Implantable Nerve Stimulator Approved amid ControversyImplantable Nerve Stimulator Approved amid Controversy
Medical Device & Diagnostic Industry MagazineMDDI Article Index Originally Published MDDI September 2005 NEWSTRENDS
September 1, 2005
Originally Published MDDI September 2005
Controversy surrounding the vagus nerve stimulator has not quieted, especially with its recent FDA approval. Cyberonics is providing educational and safety materials.
After years of debate, FDA signed off on a radical application for a medical device: treating depression. The innovation did not come without significant obstacles for the manufacturer, though—seven years of studies and loads of negative publicity from detractors.
Notable is that the agency reversed itself several times, and the approval process has spawned an investigation by the Senate Finance Committee.
The vagus nerve stimulator, made by Cyberonics Inc. (Houston), is designed for patients suffering from severe depression who haven't experienced an “adequate response” to four or more antidepressant therapies.
However, not everyone agrees that the device is safe and effective. Just days after the device was approved, the Public Citizen Health Research Group released a statement calling FDA's move “one of the most questionable regulatory decisions made by the agency in recent memory.” The group has previously made efforts to prevent approval of the device, including appealing in writing to CDRH director Daniel Schultz.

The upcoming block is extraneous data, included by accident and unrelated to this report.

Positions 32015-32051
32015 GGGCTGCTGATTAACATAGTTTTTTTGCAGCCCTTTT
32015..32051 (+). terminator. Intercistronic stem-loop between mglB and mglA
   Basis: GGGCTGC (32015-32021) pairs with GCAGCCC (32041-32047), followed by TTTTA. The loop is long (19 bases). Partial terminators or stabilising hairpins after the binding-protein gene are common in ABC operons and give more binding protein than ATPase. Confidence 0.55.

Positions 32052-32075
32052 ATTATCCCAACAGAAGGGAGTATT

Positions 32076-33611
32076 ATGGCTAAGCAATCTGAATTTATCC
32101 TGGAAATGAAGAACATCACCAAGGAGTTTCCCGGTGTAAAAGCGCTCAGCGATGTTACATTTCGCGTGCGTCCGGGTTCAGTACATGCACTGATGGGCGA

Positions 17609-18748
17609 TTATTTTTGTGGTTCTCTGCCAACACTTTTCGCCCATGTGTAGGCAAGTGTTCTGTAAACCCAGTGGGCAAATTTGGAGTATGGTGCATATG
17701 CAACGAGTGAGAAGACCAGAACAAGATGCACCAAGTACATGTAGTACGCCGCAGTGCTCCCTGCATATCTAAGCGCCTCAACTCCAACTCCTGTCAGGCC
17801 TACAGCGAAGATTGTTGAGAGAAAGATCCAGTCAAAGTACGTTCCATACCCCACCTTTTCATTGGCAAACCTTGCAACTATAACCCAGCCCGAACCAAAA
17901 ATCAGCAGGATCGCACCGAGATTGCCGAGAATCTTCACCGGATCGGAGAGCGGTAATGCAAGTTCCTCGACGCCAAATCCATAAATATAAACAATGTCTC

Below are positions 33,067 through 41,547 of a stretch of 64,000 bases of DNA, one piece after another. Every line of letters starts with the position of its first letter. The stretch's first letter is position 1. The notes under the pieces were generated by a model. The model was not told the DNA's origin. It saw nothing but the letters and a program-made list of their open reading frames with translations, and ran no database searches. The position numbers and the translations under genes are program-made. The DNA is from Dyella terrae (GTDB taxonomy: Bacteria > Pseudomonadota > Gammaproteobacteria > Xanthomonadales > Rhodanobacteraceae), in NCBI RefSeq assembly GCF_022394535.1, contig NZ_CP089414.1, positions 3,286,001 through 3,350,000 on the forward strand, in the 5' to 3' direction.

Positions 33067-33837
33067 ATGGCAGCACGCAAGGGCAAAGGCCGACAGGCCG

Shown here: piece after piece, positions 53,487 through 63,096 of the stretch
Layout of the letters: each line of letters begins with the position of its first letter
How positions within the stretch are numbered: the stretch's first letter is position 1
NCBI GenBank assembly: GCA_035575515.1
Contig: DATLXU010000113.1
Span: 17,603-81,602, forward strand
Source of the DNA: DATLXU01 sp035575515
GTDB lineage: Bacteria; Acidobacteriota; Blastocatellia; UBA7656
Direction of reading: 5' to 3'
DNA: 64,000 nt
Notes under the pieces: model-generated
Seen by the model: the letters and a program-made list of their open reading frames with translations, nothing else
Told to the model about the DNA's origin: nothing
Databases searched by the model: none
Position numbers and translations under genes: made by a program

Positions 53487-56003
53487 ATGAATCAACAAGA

In 1997, FDA approved the device, marketed under the trade name VNS Therapy System, to treat medically refractory epilepsy. Seven years of studies, which have been called into question, led to the approval and commercialization of its newly indicated use for treatment-resistant depression (TRD). About 4.4 million Americans suffer from the illness.
Cyberonics's VNS Therapy System sends an electrical signal to the vagus nerve in the neck. The system may provide help to severely
Weighing less than 1 oz, the device includes a pulse generator, which is implanted in the left chest. A lead runs under the skin, sending electrical signals from the generator to the vagus nerve in the neck. A magnet can be held over the generator to turn off the stimulator.
According to Peter Lurie, MD, deputy director of Public Citizen, the design of the studies didn't produce results showing that the device works. “The approval process was extremely unusual. FDA reversed its advisory committee and then reversed itself. That is not the way things usually happen.”
Cyberonics posted the physician and patient manuals on its Web site, and FDA posted the Summary of Safety and Effectiveness on the agency's Web site. “That's the best response that one can give to ill-informed commentary that may or may not have a different agenda than improving the lives of people touched by TRD,” says Robert Cummins, chairman and CEO of Cyberonics. “FDA and Cyberonics provided all the facts, data, and scientific evidence that provided the basis for the approval.”
Upon viewing this summary, Lurie responded, “The point of this is not supposed to get more bad data—it's to go out and get some good data.” He added that Congress is investigating the approval process of the device.
“It appears, judging from [an article in] the Wall Street Journal, that the reversal within FDA took place at a very high level, suggesting that the lower level of scientists within the government was overruled,” says Lurie. “It's good that the finance committee will look into it to see whether or not political considerations played any part in this [process] approval.”
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